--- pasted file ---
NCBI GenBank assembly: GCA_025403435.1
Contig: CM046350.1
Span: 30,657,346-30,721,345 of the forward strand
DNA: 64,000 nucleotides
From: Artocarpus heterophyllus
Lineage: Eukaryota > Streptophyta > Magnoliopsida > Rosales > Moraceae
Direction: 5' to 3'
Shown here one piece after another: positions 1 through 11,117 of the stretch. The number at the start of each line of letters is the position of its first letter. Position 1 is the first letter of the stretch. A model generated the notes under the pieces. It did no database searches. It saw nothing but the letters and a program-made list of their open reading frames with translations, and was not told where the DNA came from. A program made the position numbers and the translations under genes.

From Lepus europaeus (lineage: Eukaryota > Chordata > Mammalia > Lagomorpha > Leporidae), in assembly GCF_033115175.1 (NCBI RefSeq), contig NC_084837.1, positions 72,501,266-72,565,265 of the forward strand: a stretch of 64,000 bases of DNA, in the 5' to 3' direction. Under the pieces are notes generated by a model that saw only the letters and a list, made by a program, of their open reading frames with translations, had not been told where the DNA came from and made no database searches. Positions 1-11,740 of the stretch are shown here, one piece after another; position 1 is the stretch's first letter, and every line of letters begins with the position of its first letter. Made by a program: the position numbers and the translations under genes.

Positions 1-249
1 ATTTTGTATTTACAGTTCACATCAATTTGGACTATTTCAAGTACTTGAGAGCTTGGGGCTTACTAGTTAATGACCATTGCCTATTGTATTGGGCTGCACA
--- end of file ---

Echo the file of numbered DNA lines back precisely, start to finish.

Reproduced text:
NCBI GenBank assembly: GCA_025403435.1
Contig: CM046350.1
Span: 30,657,346-30,721,345 of the forward strand
DNA: 64,000 nucleotides
From: Artocarpus heterophyllus
Lineage: Eukaryota > Streptophyta > Magnoliopsida > Rosales > Moraceae
Direction: 5' to 3'
Shown here one piece after another: positions 1 through 11,117 of the stretch. The number at the start of each line of letters is the position of its first letter. Position 1 is the first letter of the stretch. A model generated the notes under the pieces. It did no database searches. It saw nothing but the letters and a program-made list of their open reading frames with translations, and was not told where the DNA came from. A program made the position numbers and the translations under genes.

From Lepus europaeus (lineage: Eukaryota > Chordata > Mammalia > Lagomorpha > Leporidae), in assembly GCF_033115175.1 (NCBI RefSeq), contig NC_084837.1, positions 72,501,266-72,565,265 of the forward strand: a stretch of 64,000 bases of DNA, in the 5' to 3' direction. Under the pieces are notes generated by a model that saw only the letters and a list, made by a program, of their open reading frames with translations, had not been told where the DNA came from and made no database searches. Positions 1-11,740 of the stretch are shown here, one piece after another; position 1 is the stretch's first letter, and every line of letters begins with the position of its first letter. Made by a program: the position numbers and the translations under genes.

Positions 1-249
1 ATTTTGTATTTACAGTTCACATCAATTTGGACTATTTCAAGTACTTGAGAGCTTGGGGCTTACTAGTTAATGACCATTGCCTATTGTATTGGGCTGCACA